I see what you mean and that alternative might work for you, but I’m definitely happy with it as is.

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Lee
based on your drawings done for your table,you already have a fantastic handle on computer graphics. i love the set up and running it in the vertical will be very interesting. the led light panels are great. very nice . keep us posted.
dave

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I do CAD design for engineering, I was also a practical engineer for a long time as well as a carpenter, while I know the software, and have used machines the CNC router specific side of things is fairly new but I plan on creating tutorials as I learn it all, bitesize stuff,

What I will say regarding the table is that the mechanics are about two stages more complex than it needs to be, it is possible to make it far simpler, I made it that way just to save materials and use what I had.

Thank you for your comments

Lee

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Thank you for sharing the folding CNC table … well done! a really great concept!

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Thank you for this documentation. It is very inspiring and makes me want to make one down the road!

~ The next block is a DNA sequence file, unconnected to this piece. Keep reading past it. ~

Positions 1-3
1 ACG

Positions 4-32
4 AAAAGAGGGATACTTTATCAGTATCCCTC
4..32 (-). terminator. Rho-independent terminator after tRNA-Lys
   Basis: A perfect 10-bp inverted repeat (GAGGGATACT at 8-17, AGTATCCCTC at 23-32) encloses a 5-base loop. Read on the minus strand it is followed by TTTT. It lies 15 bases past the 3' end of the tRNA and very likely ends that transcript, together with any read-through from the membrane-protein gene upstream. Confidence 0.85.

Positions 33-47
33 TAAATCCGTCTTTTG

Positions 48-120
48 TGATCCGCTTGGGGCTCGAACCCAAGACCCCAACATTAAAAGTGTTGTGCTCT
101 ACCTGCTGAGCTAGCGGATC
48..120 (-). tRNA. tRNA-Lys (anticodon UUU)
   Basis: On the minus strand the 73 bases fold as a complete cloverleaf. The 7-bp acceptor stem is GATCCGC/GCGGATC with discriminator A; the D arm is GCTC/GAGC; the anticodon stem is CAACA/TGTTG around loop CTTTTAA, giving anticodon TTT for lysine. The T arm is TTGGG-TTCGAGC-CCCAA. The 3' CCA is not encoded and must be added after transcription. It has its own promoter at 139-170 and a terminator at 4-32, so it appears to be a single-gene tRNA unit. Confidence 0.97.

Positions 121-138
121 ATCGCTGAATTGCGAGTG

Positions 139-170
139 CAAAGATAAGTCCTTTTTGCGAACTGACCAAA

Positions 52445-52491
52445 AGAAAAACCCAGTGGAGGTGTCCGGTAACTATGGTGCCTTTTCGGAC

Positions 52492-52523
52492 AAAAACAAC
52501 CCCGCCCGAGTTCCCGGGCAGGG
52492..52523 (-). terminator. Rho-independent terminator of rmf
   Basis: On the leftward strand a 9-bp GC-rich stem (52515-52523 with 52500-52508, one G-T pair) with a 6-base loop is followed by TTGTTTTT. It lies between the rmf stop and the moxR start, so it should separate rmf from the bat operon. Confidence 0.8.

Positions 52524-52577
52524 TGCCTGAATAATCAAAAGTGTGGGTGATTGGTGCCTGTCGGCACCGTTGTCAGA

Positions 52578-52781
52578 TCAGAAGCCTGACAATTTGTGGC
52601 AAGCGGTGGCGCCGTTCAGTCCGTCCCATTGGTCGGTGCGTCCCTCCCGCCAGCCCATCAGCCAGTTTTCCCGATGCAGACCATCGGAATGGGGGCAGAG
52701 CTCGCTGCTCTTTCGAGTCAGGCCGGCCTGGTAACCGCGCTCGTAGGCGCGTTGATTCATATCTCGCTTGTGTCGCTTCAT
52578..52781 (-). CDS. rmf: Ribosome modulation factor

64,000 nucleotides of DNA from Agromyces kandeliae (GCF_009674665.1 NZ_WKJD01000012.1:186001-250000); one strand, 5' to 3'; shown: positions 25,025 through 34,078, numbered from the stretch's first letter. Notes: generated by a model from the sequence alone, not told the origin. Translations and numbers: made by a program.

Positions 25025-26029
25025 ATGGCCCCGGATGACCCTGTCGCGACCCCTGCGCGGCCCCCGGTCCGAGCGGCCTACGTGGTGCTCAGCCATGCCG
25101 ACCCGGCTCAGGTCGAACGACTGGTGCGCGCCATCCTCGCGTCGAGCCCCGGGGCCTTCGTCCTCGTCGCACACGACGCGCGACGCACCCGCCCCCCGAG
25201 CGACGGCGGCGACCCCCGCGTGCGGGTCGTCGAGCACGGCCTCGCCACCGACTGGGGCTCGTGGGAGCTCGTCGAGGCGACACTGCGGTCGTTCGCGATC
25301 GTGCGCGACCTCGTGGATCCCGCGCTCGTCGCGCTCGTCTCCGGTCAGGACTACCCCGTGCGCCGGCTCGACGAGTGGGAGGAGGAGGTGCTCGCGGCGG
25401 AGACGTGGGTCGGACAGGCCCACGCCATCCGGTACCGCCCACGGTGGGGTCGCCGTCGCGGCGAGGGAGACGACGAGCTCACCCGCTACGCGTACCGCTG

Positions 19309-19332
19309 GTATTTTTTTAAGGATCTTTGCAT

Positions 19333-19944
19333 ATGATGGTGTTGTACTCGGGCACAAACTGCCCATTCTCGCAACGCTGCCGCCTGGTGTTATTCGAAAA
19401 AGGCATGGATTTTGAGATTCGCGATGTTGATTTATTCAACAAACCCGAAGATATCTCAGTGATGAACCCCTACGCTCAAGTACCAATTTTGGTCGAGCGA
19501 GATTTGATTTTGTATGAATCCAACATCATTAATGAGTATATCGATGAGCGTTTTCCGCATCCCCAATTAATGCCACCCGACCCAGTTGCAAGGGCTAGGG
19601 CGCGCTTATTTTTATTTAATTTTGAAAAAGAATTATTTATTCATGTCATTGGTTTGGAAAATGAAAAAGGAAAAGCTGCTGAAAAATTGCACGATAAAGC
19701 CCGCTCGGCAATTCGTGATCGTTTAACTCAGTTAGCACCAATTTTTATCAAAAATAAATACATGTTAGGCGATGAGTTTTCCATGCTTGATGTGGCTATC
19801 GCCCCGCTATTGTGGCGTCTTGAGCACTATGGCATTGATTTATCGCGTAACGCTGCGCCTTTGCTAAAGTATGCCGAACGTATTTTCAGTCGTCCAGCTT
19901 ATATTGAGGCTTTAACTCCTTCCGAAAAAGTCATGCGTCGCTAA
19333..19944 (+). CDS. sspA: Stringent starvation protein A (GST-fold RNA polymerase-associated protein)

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Was there a design doc uploaded? I cannot find that attachment. Interested in parts list for hardware.

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Lee, your video inspired me to build a similar folding table. I did not have Unistrut laying around so I went with a four bar linkage design. I had spare 2x4s, add some aluminum rod for pivots, and here you go…





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I really like this mechanism, very smart!

Have you experimented with the geometry to see if you can make it go flush to the wall?

Thanks! I loved your design and wanted to copy it. Cost of the unistrut and bearings was about $150. Instead, I paid ~$10 for some 3/8” aluminum rod. I had two sheets of construction grade 1/2” ply and a few 2x4s already.